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Half A Million DPOs in Place One Year Post-GDPR

by Chris Brook on Tuesday May 21, 2019

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One year after GDPR was first implemented, an estimated 500,000 organizations in Europe have registered data protection officers in place.

A staggering 500,000 organizations across the European Union have registered a data protection officer in the wake of last year's implementation of the General Data Protection Regulation.

The figure, via a recent study carried out by the International Association of Privacy Professionals, is more than six times the number of DPOs initially expected to be hired as a result of the landmark data privacy regulation.

In 2017 the IAPP estimated the GDPR would create a need for 75,000 DPOs worldwide, across private-and public-sector organizations, with more than 28,000 needed in Europe.

The latest figure, which is based on DPO registration data the IAPP received and tabulated, there are roughly half a million DPOs registered in both private- and public-facing organizations across the European Economic Area (EEA).

The IAPP based its findings on information it received from data protection authorities in Austria, Bulgaria, Denmark, Finland, France, Germany, Ireland, Italy, the Netherlands, Spain, Sweden and the United Kingdom, a large chunk of the EEA. There were 376,306 DPO registrations based on those numbers. The IAPP extrapolated that figure and applied it to estimate the number of DPOs in the remaining EEA countries.

"Using this data, along with GDP figures and publicly available statistics from Eurostat on the number of enterprises active in the economy, we calculated the number of DPO registrations per country as a percentage of GDP and total company presence. We found that the number of enterprises in the economy was a more accurate predictor than GDP of the number of organizations registering DPOs. From this data, we estimated the number of DPOs in the remaining EEA countries, assuming that in aggregate they would have an approximately equal percentage of DPOs in relation to total company presence.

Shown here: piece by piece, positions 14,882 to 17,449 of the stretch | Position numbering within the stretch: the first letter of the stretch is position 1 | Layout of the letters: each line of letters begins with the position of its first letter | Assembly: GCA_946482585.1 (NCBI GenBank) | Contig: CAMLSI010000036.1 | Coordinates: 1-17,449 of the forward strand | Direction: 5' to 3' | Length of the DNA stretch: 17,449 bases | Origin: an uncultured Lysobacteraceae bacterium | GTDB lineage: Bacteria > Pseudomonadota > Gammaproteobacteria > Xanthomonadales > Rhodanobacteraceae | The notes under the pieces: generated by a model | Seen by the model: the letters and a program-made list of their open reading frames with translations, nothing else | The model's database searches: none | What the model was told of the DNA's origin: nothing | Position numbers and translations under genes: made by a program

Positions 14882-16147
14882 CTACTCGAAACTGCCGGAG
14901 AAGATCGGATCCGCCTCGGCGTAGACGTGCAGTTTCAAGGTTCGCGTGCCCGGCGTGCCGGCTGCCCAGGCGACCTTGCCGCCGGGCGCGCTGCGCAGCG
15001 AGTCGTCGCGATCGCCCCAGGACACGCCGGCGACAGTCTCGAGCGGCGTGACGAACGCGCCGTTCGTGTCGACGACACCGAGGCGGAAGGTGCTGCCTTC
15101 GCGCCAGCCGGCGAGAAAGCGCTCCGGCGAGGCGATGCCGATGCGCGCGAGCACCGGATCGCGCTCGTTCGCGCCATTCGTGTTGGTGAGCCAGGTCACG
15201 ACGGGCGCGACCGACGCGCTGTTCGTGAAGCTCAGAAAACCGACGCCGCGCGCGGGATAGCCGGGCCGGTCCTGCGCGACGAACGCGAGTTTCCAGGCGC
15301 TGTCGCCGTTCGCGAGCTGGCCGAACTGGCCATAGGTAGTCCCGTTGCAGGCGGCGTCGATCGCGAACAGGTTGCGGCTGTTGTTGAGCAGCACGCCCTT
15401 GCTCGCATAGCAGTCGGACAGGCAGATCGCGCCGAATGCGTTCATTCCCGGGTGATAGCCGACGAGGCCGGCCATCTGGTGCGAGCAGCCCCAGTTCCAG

Under the GDPR, public authorities or bodies must appoint a data protection officer to oversee an organization's data protection strategy and implementation to comply with the regulation. The role of the DPO has several tasks in addition to ensuring compliance, including cooperating with the supervisory authority, acting as a point of contact on issues relating to data processing, and being cognizant of the risk associated with processing data.

Prior to the implementation of GDPR, Germany and the Philippines were the only countries with mandatory DPO laws.

While the 500,000 figure is certainly encouraging, it's difficult to pinpoint the exact number of DPOs installed in the EU, let alone worldwide. Some organizations can use external DPOs, meaning some serve multiple organizations. As Caitlin Fennessy, a Certified Information Privacy Professional with the IAPP points out, in France almost 52,000 organizations have registered but the actual DPO population hovers around 18,000

The statistic comes as we inch closer to the one-year anniversary of the GDPR’s implementation date later this week, May 25. A survey earlier this year found that there had been over 59,000 data breaches reported to data protection authorities throughout Europe since the regulation went into effect. That number has almost certainly risen in the three months since the survey was published.

The IAPP's latest study granted the membership foundation an opportunity to dig deeper into the differences between data protection officers in the UK and the EU, namely the salary that DPOs in each region pulls.

In the IAPP’s latest salary survey, the average salary of a DPO in the United States was $140,000. That’s compared to $88,000 in the EU. Even in the US, where data privacy responsibilities can fall under the title Chief Privacy Officer, employees earn more, $212,000 to the UK's $185,000 and the EU's $142,000.

Tags: GDPR, Compliance

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Chris Brook

Chris Brook is the editor of Data Insider. He is a technology journalist with a decade of experience writing about information security, hackers, and privacy. Chris has attended many infosec conferences and has interviewed hackers and security researchers. Prior to joining Digital Guardian he helped launch Threatpost, an independent news site which is a leading source of information about IT and business security for hundreds of thousands of professionals worldwide.